While high protein diets have become increasingly popular, new findings suggest they may not represent the optimal dietary strategy for preventing heart failure (HF) in middle-aged men.
As part of a new study published in Circulation: Heart Failure, researchers examined data on 2,441 Finnish men aged 42 to 60 enrolled in the Kuopio Ischaemic Heart Disease Risk Factor Study. Protein intake at baseline was assessed with four-day dietary records.
During the mean follow-up of 22.2 years, 334 incident HF cases occurred. The authors found eating higher amounts of protein was associated with a slightly elevated risk for heart failure compared to those who ate less protein. When the researchers compared men who ate the most protein to those who ate the least, they found the risk of heart failure was 49 per cent higher for dairy protein, 43 per cent high for animal protein and 33 per cent higher for all sources of protein.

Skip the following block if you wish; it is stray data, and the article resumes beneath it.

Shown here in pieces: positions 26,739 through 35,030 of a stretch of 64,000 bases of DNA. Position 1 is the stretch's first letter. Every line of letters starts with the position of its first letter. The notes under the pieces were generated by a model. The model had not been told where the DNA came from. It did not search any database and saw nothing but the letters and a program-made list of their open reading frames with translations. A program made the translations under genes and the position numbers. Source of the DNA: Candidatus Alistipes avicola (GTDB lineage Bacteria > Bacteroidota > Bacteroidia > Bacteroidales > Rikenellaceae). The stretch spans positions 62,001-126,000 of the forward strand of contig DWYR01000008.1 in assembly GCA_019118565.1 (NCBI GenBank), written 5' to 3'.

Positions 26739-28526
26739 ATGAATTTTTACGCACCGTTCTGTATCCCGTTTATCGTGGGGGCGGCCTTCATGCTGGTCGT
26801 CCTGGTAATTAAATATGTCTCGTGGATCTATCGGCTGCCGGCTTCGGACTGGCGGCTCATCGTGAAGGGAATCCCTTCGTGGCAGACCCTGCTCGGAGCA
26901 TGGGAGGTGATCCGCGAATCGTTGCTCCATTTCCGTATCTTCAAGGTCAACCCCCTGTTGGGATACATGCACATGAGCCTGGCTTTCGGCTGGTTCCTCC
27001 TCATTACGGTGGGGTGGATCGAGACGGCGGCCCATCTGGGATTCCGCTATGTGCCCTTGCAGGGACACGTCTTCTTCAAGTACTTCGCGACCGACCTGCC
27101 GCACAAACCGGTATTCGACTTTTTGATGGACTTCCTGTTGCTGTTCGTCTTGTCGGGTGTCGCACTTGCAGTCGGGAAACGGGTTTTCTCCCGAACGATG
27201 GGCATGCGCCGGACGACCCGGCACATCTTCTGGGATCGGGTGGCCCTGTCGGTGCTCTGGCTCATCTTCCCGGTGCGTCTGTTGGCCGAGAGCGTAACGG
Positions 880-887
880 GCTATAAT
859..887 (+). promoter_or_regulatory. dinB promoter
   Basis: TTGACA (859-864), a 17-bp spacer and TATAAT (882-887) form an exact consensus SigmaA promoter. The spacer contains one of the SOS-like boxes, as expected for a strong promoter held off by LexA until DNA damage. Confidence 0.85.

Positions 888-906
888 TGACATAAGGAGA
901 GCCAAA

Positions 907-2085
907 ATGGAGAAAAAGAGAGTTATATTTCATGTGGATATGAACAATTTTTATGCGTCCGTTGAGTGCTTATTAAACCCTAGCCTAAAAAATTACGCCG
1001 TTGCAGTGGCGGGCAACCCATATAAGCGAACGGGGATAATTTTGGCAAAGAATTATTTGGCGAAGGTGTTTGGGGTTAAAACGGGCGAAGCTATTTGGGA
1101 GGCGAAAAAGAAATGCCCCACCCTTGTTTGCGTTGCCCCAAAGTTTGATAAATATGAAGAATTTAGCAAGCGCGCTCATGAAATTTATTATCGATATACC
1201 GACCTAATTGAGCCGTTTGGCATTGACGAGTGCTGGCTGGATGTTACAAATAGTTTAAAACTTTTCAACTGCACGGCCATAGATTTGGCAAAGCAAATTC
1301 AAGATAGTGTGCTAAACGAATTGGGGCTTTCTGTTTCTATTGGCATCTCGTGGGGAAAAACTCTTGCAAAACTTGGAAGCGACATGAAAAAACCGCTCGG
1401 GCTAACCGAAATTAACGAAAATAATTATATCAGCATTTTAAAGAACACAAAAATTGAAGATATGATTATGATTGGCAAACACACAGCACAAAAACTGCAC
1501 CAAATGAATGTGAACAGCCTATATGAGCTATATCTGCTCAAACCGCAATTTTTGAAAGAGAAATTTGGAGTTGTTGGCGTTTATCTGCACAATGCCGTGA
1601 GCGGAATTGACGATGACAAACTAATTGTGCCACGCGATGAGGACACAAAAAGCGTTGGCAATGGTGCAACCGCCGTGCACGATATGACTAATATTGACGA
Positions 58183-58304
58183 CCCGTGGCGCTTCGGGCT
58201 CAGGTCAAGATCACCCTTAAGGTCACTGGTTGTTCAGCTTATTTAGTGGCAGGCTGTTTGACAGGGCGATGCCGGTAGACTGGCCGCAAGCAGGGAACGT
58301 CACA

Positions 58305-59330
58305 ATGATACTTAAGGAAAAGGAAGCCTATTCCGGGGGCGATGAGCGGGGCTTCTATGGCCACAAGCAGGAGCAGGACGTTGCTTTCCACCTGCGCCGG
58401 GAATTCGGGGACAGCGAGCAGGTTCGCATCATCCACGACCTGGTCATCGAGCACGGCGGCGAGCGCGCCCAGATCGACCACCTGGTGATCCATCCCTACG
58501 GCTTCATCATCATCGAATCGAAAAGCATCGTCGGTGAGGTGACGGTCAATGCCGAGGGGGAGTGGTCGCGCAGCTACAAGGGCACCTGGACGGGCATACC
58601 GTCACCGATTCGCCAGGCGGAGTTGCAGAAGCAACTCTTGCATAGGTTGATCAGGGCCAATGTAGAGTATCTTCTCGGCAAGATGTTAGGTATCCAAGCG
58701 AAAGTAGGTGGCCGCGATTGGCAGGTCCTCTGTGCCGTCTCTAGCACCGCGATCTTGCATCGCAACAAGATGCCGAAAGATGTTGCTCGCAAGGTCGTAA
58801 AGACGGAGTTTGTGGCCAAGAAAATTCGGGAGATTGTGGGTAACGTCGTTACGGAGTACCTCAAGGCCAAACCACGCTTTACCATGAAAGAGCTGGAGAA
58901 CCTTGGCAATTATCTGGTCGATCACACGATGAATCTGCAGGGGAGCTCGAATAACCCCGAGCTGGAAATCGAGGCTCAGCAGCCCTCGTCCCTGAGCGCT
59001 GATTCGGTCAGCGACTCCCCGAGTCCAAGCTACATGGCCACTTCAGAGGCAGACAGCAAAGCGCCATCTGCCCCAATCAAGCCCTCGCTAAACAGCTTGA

“As this is one of the first studies reporting on the association between dietary protein and heart failure risk, more research is needed before we know whether moderating protein intake may be beneficial in the prevention of heart failure,” said author, Heli E.K. Virtanen.